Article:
Cochran says he's determined to move county forward

By Thomas Wilson
star staff
twilson@starhq.com

  Jerome Cochran says his first two years as House representative of the 4th District gave him the opportunity to hear his constituents and represent their wishes. In seeking his second term, Cochran says he plans to keep an ear open and an eye out for issues that can directly impact Carter County's residents.
  "I think I am the only candidate Carter Countians can trust to stand up for their values on spending in Nashville," said Cochran. "I've learned what an awesome responsibility this is."
   An Elizabethton-based attorney, Cochran is seeking the Republican nomination for the 4th District seat of the state House of Representatives on Aug. 5. He is being challenged in the GOP primary by John Holsclaw, the county's former assessor of property.
  Cochran said two high-profile county road projects were on track. The Northern Connector project was halted by the federal government after archaeologists found American Indian and early pioneer artifacts in the highway's corridor late last year.
  He said the Gap Creek Road, or Southern Connector, expansion was also moving forward despite allegations by his opponent that both projects had stopped. Cochran said the state Department of Transportation advised him land acquisition for the Gap Creek project would begin this year. Referring to the Northern Connector project Cochran stated: "When Indian artifacts are discovered at a highway site, the federal government comes in and halts the project."
  While acknowledging the county's manufacturing base had eroded in recent years, Cochran said service-based jobs were on the rise in Carter County. He cited the Wal-Mart and Lowe's superstore developments as new employers in a changing local and national economy.
  "It is bringing a bigger tax base for Carter County and it is funding some of the spending debt to go through for the county," he said.
  Cochran said attracting technically modern employers required an investment in education. "It is no longer regional competition with other counties," he said. "It is nationwide competition."
  Cochran confirmed that he voted against both Gov. Phil Bredesen's budget proposals during his two years in Nashville due to the state shared tax revenue taken away from the city of Elizabethton and Carter County governments. The city reported losing $115,000 in shared state revenues while the county lost nearly $200,000 in the 2004 fiscal year budget. Cochran said he found it "unacceptable" to approve a budget that cut local dollars when the state is sitting on fund reserves of nearly $200 million.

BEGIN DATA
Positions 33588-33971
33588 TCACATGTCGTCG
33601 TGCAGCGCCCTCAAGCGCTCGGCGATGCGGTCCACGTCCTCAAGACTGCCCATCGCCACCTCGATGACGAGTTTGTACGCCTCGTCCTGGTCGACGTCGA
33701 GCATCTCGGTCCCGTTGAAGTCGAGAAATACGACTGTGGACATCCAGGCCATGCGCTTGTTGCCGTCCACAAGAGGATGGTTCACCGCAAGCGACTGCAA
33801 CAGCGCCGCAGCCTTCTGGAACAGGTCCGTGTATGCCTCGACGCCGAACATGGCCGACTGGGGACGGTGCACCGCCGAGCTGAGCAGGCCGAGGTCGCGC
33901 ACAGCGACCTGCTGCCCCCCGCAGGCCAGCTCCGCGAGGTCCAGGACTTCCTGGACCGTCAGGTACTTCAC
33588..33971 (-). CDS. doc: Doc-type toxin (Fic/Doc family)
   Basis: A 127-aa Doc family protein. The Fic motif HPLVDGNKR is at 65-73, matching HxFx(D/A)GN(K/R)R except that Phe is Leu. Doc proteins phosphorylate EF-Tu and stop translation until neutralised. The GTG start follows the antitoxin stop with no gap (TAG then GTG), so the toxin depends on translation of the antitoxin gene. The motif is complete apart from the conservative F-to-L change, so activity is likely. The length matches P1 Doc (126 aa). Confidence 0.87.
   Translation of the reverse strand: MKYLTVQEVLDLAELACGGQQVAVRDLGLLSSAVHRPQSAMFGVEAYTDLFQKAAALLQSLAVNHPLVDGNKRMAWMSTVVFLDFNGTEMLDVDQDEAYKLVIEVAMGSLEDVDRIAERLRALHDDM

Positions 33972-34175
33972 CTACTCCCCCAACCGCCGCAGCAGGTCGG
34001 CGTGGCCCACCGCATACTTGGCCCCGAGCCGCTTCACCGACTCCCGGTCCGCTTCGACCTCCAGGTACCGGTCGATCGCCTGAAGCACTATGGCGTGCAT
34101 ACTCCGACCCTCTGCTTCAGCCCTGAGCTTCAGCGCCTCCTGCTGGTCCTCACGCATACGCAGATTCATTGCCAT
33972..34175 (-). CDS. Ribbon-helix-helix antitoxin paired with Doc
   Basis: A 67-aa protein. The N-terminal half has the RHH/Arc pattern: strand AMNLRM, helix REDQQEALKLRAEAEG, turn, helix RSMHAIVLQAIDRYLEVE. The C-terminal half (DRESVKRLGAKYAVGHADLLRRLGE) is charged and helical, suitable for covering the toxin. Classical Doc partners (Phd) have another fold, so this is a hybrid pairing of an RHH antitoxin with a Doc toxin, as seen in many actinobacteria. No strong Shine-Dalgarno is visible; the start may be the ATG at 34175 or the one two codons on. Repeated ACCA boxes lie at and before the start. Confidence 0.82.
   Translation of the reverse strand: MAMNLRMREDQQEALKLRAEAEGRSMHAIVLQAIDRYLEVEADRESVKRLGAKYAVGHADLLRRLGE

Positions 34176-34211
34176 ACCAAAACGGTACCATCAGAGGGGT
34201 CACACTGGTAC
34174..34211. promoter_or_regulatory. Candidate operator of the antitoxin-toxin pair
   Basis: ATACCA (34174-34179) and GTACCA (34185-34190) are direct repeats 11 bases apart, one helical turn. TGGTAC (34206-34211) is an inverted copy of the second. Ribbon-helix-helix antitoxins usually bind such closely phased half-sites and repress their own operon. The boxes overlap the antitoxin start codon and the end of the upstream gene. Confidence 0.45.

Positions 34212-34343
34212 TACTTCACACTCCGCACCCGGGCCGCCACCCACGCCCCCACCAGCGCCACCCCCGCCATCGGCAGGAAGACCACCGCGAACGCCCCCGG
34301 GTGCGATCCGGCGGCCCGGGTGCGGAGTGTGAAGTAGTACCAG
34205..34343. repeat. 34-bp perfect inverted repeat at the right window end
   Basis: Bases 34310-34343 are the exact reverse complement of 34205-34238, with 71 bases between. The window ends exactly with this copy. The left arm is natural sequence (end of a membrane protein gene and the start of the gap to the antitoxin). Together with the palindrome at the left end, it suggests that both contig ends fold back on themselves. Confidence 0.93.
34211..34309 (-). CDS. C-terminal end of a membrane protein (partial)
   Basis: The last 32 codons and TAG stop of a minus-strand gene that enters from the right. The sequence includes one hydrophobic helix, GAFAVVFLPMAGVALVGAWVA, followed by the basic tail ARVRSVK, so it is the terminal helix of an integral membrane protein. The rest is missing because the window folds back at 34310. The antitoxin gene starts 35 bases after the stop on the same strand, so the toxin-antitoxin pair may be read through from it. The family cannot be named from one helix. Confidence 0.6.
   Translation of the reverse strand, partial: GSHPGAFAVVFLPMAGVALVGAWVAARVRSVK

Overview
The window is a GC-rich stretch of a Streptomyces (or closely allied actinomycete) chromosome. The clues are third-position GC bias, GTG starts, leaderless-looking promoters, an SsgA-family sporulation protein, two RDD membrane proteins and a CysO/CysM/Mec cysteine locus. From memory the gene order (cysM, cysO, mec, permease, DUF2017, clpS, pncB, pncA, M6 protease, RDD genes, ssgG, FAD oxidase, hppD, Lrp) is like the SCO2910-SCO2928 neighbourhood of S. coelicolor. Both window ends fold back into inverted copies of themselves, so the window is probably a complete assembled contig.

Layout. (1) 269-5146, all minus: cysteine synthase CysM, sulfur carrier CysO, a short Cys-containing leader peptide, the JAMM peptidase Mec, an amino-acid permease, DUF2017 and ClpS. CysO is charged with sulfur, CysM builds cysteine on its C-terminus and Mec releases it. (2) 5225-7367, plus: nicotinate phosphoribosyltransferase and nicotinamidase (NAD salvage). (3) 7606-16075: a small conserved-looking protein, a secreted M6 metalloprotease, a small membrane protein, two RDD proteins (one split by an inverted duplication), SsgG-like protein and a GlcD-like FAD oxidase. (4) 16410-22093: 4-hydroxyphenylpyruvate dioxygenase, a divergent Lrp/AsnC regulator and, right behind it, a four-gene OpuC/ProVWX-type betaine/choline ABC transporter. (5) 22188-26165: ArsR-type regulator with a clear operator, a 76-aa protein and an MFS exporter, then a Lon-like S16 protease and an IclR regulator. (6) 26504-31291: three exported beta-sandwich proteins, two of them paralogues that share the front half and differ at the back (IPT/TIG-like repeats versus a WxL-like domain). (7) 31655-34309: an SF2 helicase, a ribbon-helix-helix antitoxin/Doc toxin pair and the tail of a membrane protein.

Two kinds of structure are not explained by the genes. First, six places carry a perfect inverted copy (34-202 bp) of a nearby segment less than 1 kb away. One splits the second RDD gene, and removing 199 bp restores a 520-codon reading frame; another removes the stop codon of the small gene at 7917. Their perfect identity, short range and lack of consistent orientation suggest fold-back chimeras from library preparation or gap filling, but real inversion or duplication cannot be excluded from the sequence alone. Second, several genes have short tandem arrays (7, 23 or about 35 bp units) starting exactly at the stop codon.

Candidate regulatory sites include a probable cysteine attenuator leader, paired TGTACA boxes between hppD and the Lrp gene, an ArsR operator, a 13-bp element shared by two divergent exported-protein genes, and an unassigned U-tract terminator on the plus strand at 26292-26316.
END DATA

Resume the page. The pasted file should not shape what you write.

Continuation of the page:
He also addressed the county's battle to fund expansion of the Carter County Jail. The County Commission is considering a property tax rate increase of 30 cents from $2.22 to $2.52 per $100 of assessed property value to fund the expansion. A class-action lawsuit was filed in federal court against the county and its commissioners earlier this year regarding overcrowding conditions at the jail. A proposed settlement of the lawsuit reached last month is contingent on expansion of the jail to alleviate overcrowded conditions by 2007.
  Cochran said he, County Mayor Dale Fair, and state Sen. Rusty Crowe, R-Johnson City, had pursued various options to find state dollars to assist the county but were told state funding was unavailable.
  Holsclaw has publicly implied the tax rate might not be at issue had grants to fund the jail's expansion were pursued by Cochran. Officials with the Tennessee Department of Corrections and Department of Public Safety told the Star last week that grant money to fund a municipal jail's expansion was non-existent at the state level.
  "I think it is reckless for someone to go out there and say that grants exist and not say where," said Cochran.
  Cochran said he did not understand Holsclaw's statement to be a "full-time" legislator as to contrast himself with the incumbent. He stated the state constitution shaped the General Assembly to function as a part-time, citizen legislature. He added that his own policy made since being elected in 2002 kept his law office functioning year round as a district office for his constituents.
  "You don't need an appointment to see me," said Cochran. "I'm very much a full-time representative."
  Cochran said he was proud of efforts made by legislators during the last session to reform state oversight into TennCare fraud and abuse problems as well as seeking to pass laws banning same-sex marriages in Tennessee. He also said he would continue to advocate lower taxes and search for new ways to improve funding to the state public education system and state services.
  "It is something I really enjoy, helping people," Cochran said. "I think I've done the job the people sent me down there to do."